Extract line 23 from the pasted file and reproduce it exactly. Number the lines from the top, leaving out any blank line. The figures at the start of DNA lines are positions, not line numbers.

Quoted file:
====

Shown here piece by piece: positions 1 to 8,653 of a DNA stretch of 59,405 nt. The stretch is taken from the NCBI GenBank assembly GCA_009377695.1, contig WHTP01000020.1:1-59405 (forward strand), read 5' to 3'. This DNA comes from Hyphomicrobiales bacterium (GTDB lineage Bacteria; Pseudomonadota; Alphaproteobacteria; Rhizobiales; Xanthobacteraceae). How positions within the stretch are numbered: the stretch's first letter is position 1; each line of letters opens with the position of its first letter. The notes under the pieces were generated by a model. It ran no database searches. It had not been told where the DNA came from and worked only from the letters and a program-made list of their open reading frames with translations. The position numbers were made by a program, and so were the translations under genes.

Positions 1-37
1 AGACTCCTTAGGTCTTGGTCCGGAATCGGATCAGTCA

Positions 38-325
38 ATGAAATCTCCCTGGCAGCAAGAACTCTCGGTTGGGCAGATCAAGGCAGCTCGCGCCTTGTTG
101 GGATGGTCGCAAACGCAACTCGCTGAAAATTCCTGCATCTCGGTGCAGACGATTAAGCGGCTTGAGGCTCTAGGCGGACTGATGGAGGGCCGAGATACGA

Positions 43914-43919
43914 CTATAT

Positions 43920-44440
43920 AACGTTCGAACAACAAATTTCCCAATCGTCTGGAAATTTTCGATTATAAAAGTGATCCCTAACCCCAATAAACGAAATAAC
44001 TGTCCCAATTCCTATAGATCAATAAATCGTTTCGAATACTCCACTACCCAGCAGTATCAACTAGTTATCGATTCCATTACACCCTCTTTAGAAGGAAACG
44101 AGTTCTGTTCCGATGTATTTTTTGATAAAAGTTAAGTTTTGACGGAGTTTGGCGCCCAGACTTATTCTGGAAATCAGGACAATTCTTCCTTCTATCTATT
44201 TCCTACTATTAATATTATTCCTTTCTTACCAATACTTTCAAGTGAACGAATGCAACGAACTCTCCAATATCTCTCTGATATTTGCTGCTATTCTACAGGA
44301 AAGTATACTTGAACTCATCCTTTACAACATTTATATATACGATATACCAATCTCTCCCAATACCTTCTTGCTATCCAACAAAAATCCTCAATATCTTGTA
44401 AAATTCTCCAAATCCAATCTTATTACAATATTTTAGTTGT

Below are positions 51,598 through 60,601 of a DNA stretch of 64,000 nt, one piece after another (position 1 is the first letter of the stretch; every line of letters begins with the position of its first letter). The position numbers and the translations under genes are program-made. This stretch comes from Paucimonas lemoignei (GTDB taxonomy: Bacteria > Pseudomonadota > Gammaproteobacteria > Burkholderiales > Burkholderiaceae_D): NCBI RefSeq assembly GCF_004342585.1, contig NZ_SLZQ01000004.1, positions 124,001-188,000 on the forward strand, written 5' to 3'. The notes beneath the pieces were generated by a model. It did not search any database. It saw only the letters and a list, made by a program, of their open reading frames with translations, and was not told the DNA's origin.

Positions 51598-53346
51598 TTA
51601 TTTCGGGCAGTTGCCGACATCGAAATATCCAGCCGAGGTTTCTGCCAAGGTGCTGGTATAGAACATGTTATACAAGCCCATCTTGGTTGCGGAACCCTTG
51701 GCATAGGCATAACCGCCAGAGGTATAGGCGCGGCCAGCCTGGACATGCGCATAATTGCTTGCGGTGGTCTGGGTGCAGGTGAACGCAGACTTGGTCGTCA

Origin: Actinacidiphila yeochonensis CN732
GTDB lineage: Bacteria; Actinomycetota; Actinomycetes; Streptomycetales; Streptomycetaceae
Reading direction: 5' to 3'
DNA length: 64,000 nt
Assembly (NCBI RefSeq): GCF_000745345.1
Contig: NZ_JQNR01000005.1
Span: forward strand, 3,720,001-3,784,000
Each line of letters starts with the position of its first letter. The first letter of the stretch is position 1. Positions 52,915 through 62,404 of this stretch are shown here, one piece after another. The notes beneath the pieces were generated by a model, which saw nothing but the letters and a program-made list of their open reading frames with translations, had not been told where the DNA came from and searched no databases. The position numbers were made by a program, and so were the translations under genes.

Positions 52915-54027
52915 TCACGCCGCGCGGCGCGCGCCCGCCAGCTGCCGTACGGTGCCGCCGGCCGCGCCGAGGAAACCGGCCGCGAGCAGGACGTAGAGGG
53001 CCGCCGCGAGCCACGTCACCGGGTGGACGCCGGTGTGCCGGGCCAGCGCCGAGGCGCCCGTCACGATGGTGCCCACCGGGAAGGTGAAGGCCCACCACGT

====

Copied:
Reading direction: 5' to 3'